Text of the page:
Once home, as were were already in our "Walking in the Mud" clothes we did a couple of hours of gardening, cutting back about a hundredweight of lavendar. We were knackered but very relaxed by the time we'd finished.

The mole's still out there. We think we've seen the last of him, then hey presto, bloody miles of tunnels and molehills appear. It's all most dispiriting.

It may be coincidence, but all the roses are doing really well for the first time all year. I think they might enjoy having their roots disturbed. Hey, who wouldn't.

Still waiting for the glorious Village Fete prize, by the way. *sigh*

Thursday, 11 September 2008


Went to Bristol today for work, and on the way back was almost involved in a real fight! A colleague gave me a lift, and as we were coming back there was a minor altercation with another driver who was trying to jump the queue to get off the slip road onto the motorway.

My colleague, rather unwisely as it turned out, made a "What the fuck are you doing?" gesture at the other driver.

Other driver, instead of (a) ignoring us and going about his lawful business, or (b) returning said gesture with one of his own and speeding away, went for option (c): Glaring like a madman and then pulling alongside our car and shouting violent abuse.

This was rather wasted because we couldn't hear him. My colleague, who was finding it all very funny, did an exaggerated "Sorry, I can't hear you mate" mime, pointing at his ear and shaking his head.

The other driver started waving his arms about, furious. It was unreal, he was a respectable looking middle aged guy, in a decent car, indicating to us that we were to pull onto the hard shoulder so we could have a fight. What the fuck?

My colleague nodded, and as the other driver pulled onto the side of the road, we drove past, my colleague waving cheerfully. The other guy then accelerated back onto the motorway and chased us for bloody miles. We pulled off the motorway and headed down into Bath, the lunatic still chasing us, still shouting and furious.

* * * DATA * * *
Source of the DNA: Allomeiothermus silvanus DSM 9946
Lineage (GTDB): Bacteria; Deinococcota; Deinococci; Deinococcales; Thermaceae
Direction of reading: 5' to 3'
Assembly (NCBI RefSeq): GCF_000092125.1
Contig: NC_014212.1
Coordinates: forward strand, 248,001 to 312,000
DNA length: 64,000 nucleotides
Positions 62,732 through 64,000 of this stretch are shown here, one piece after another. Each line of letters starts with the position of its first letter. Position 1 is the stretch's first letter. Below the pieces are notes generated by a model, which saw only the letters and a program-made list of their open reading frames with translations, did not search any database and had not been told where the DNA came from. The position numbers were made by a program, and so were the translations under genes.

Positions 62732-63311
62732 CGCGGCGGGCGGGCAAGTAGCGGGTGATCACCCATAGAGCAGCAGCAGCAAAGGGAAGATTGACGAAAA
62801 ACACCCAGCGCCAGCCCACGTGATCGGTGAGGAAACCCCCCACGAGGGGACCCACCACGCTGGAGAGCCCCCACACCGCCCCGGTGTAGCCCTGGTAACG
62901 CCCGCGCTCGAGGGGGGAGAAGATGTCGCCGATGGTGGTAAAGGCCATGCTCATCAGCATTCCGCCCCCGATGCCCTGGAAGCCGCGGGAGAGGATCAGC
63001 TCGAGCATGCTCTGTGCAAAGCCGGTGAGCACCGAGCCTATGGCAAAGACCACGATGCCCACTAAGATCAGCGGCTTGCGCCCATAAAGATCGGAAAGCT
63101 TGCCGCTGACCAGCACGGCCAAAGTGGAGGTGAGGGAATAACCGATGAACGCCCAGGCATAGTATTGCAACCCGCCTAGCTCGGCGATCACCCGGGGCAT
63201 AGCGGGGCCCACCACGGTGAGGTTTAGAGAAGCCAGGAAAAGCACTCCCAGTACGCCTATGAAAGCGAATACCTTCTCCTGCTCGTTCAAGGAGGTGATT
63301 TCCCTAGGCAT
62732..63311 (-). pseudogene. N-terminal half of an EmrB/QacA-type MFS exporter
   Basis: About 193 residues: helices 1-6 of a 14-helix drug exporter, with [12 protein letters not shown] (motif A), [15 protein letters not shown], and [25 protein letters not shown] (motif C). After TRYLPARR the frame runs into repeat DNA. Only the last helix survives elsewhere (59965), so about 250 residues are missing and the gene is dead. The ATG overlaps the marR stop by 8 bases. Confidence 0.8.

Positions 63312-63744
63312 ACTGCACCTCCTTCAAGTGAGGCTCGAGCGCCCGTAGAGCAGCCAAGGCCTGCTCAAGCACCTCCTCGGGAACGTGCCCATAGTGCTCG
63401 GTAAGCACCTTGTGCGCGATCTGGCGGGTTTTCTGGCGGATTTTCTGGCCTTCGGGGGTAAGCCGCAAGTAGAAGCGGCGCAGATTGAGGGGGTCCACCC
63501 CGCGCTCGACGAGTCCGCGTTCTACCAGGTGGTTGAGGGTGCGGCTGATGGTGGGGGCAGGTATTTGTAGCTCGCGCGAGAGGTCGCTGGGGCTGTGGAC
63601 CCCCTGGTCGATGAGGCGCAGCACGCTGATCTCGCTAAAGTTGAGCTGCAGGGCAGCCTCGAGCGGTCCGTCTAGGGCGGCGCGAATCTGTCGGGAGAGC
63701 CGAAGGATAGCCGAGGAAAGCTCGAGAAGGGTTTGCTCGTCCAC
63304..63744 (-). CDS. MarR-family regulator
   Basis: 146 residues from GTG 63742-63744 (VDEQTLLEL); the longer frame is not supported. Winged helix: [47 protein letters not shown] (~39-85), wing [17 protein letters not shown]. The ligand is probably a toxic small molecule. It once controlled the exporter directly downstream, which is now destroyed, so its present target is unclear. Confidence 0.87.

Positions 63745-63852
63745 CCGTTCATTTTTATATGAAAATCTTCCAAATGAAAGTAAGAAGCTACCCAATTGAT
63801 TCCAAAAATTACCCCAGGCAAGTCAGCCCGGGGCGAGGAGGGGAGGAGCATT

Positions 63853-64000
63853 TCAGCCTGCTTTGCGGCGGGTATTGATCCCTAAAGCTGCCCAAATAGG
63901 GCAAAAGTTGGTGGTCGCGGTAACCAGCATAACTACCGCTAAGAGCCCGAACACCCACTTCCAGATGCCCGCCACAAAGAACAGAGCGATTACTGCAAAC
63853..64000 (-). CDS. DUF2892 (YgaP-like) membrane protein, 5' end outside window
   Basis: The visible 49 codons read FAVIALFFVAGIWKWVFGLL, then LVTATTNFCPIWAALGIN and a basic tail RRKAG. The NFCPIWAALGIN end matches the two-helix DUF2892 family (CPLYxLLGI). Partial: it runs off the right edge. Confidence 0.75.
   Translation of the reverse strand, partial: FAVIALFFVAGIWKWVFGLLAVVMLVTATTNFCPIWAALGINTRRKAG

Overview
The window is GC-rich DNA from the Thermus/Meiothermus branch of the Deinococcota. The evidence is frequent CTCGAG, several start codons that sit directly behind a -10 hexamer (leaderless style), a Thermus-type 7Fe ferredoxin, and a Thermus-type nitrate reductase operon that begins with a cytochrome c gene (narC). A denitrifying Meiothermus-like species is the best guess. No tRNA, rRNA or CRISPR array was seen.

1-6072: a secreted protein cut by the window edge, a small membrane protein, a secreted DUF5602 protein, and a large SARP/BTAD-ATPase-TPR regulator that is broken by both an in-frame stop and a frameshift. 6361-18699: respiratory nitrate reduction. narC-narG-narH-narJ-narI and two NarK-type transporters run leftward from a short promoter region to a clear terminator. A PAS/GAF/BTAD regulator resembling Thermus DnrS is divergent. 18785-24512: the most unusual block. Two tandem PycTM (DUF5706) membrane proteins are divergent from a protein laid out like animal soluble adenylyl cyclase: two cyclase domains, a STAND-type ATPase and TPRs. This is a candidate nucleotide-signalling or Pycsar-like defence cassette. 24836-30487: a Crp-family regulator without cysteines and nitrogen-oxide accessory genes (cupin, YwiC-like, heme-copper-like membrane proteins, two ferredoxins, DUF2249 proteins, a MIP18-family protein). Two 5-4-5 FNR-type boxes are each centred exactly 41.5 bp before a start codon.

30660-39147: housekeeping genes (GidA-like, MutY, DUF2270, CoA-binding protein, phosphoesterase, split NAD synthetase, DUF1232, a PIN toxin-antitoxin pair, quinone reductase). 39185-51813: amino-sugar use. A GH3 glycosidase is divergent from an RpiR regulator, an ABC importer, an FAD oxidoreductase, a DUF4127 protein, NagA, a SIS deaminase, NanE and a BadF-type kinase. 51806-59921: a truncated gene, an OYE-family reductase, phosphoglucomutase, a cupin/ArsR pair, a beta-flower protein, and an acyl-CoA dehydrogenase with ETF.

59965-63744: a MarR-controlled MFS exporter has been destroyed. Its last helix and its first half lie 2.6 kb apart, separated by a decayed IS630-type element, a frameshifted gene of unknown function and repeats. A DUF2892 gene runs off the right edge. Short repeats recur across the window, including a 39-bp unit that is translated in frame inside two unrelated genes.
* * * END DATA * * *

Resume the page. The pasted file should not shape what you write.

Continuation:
My colleague had gone from finding it funny to finding it a bit worrying. He watched the other guy in the mirror, and said "He's waiting for us to stop at the lights so he can come over here." Nice.

This is how people get killed! I remembered various "And then it turned out he had a biiiiig knife/was on the run from the police in 5 countries/was an escaped dangerous psychopath" stories I had read in the papers.

Luckily, we didn't have to stop at the lights, and made our way onto the dual carriageway, this guy still dodging through the traffic to keep behind us. He followed us for several more miles, and then my colleague lifted his arm and slipped his watch off, handing it to me. "Put that in the glove compartment" he said, which I did, not realising what he was doing.

"Um...why are you taking your watch off?" I asked. He looked at the car behind us and said "I don't want to damage it."

It was all rather surreal and scary.

Anyhoo, either the nutter behind us happened to live down the next side turning, or he'd seen my colleague prepare for battle and realised he could be in a lot of trouble, because he suddenly turned off and we lost him.

It was most unexpected.

Other news: The lemon curd is nice. And, because it is made from real lemons, it is good for me. Apart from all the sugar and butter. And eggs. But the lemons balance that out.

Mmmmmm vitamins.